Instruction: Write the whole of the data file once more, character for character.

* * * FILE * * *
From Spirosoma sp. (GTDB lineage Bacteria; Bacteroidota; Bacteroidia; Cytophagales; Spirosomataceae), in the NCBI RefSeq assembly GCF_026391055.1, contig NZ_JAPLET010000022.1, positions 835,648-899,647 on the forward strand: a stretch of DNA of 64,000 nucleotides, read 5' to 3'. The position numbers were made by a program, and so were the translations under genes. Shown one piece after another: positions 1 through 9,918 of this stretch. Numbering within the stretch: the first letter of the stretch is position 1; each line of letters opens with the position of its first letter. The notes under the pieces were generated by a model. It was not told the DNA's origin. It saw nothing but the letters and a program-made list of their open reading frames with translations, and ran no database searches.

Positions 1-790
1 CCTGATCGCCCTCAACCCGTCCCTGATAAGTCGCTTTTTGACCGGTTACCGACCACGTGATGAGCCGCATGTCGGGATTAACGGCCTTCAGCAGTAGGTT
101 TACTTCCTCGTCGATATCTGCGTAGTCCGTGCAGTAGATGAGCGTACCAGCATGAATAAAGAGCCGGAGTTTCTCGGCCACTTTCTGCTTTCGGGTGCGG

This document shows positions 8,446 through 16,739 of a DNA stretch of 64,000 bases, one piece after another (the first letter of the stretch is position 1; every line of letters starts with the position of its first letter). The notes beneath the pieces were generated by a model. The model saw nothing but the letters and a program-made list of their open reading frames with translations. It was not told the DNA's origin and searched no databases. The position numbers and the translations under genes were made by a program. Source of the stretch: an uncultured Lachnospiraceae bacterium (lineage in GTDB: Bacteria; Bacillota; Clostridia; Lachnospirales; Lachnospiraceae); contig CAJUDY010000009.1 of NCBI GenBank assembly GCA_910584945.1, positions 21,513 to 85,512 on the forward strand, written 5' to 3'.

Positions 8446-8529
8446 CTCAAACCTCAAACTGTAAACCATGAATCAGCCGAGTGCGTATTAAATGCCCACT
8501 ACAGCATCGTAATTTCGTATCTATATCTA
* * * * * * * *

From Spirosoma sp. (GTDB lineage Bacteria; Bacteroidota; Bacteroidia; Cytophagales; Spirosomataceae), in the NCBI RefSeq assembly GCF_026391055.1, contig NZ_JAPLET010000022.1, positions 835,648-899,647 on the forward strand: a stretch of DNA of 64,000 nucleotides, read 5' to 3'. The position numbers were made by a program, and so were the translations under genes. Shown one piece after another: positions 1 through 9,918 of this stretch. Numbering within the stretch: the first letter of the stretch is position 1; each line of letters opens with the position of its first letter. The notes under the pieces were generated by a model. It was not told the DNA's origin. It saw nothing but the letters and a program-made list of their open reading frames with translations, and ran no database searches.

Positions 1-790
1 CCTGATCGCCCTCAACCCGTCCCTGATAAGTCGCTTTTTGACCGGTTACCGACCACGTGATGAGCCGCATGTCGGGATTAACGGCCTTCAGCAGTAGGTT
101 TACTTCCTCGTCGATATCTGCGTAGTCCGTGCAGTAGATGAGCGTACCAGCATGAATAAAGAGCCGGAGTTTCTCGGCCACTTTCTGCTTTCGGGTGCGG

This document shows positions 8,446 through 16,739 of a DNA stretch of 64,000 bases, one piece after another (the first letter of the stretch is position 1; every line of letters starts with the position of its first letter). The notes beneath the pieces were generated by a model. The model saw nothing but the letters and a program-made list of their open reading frames with translations. It was not told the DNA's origin and searched no databases. The position numbers and the translations under genes were made by a program. Source of the stretch: an uncultured Lachnospiraceae bacterium (lineage in GTDB: Bacteria; Bacillota; Clostridia; Lachnospirales; Lachnospiraceae); contig CAJUDY010000009.1 of NCBI GenBank assembly GCA_910584945.1, positions 21,513 to 85,512 on the forward strand, written 5' to 3'.

Positions 8446-8529
8446 CTCAAACCTCAAACTGTAAACCATGAATCAGCCGAGTGCGTATTAAATGCCCACT
8501 ACAGCATCGTAATTTCGTATCTATATCTA